• Be alert for snakes when exploring the area. Wear protective clothing such as long pants and closed-in shoes.
    • Stay on the track. You may get lost if you leave the road or walking track. Take a map if possible and follow markers and signs carefully. Let someone responsible know your plans in case you get lost.
    • Stay on the track and take care on uneven surfaces, especially in wet conditions.
    • Take care when driving. Black Mountain Road is unsealed and has sharp curves and rough surfaces. After rain the road can become slippery and boggy.
    • Wear appropriate safety gear and be realistic about your riding and driving abilities. Ride and drive to the conditions.
    • Beware of other road users. Vehicles, cyclists, pedestrians and horse-riders use roads in these parks.
    • Obey speed limits and obey safety and advisory signs
    • Be aware that stinging trees are found alongside many walking tracks. They grow to 4m high and have large, heart-shaped leaves with serrated edges. Do not touch this plant as it may result in a very painful sting.
    • Cassowaries are potentially dangerous. Avoid unnecessary risks and help protect cassowaries—be cass-o-wary.

    For more information, please read the guidelines on safety in parks and forests.

    Before you visit

    Myrtle rust—a fungal disease affecting many native plants—has been found in Kuranda National Park. The disease poses a significant threat to the Wet Tropics World Heritage Area. Be aware of what myrtle rust looks like before visiting the park and avoid contact with infected trees.

    Essentials to bring

    To ensure a safe and enjoyable visit always bring:

    • a hat, sunscreen and sunglasses
    • insect repellent and suitable clothing to protect against insect bites
    • sturdy, reliable footwear
    • drinking water.

    Opening hours

    Mowbray and Kuranda national parks are open 24hrs a day. For your safety, walk in daylight hours only. Black Mountain Road may be impassable after wet conditions.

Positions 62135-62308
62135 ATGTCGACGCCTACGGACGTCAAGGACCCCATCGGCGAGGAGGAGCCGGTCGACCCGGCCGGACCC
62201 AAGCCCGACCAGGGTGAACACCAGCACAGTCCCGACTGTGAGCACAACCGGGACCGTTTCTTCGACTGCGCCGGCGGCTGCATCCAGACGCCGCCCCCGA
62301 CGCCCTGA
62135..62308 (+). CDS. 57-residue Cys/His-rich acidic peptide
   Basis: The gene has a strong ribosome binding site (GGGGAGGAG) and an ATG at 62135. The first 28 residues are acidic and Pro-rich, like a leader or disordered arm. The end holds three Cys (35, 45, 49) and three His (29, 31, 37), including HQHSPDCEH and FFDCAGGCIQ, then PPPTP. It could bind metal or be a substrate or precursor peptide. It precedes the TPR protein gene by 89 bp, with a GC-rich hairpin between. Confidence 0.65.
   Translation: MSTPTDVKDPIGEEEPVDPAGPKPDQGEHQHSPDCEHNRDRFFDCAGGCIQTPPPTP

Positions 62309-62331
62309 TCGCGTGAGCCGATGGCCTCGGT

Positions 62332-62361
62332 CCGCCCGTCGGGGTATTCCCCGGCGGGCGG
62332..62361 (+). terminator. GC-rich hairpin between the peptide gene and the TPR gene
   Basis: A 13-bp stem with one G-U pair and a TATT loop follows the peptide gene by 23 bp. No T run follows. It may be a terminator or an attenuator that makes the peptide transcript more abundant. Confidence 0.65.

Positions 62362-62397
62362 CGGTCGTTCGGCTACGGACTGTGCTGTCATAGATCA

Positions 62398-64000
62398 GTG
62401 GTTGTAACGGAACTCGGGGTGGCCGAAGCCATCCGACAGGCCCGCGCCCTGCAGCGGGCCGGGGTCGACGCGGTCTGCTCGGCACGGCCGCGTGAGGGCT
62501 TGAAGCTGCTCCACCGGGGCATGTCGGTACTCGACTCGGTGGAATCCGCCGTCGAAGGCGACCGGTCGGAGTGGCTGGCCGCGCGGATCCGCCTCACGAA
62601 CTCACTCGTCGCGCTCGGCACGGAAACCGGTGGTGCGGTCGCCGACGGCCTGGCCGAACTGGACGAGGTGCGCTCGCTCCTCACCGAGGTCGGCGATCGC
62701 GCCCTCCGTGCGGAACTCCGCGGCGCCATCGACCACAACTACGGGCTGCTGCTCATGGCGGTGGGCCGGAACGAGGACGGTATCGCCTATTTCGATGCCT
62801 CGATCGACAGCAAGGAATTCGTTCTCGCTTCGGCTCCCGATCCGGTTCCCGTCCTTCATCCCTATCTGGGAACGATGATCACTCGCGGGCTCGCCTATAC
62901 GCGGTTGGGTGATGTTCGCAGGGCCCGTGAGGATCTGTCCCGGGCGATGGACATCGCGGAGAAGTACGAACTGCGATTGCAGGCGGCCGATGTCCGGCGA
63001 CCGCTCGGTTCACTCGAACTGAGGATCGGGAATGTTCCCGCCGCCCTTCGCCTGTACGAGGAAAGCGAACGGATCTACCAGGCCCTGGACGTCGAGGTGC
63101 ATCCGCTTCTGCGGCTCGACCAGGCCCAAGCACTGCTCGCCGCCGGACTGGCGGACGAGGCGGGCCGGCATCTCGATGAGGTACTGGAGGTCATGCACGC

Permits and fees

    Mountain bikers do not need permits for the Bump Track or Twin Bridges track, except for group or commercial activities. Horse riders intending to access the Bump Track and the Bicentennial National Trail, where it traverses Mowbray National Park, need to obtain a letter of authorisation from the QPWS Regional Manager, valid for a 12 month period. Contact us for further information.

    Pets

    Domestic animals, including dogs, are not allowed in Mowbray or Kuranda national parks. Horses are permitted on the Bump Track and Bicentennial National Trail with a letter of authorisation from the QPWS Regional Manager. See permits and fees for more information.

    Climate and weather

    Kuranda and Mowbray national parks have a tropical climate. In summer, maximum temperatures range from 27°C to 33°C with high humidity, and between December and April, there are frequent, heavy downpours of rain and the possibility of thunderstorms and cyclones.

    The cooler, drier months from May to September are the best time to visit. The weather is pleasantly warm with reduced humidity and average maximum temperatures of 26°C.

    For more information see the tourism information links.

    Fuel and supplies

    Fuel and supplies are available at nearby Cairns, Kuranda and Mossman. For more information see the tourism information links.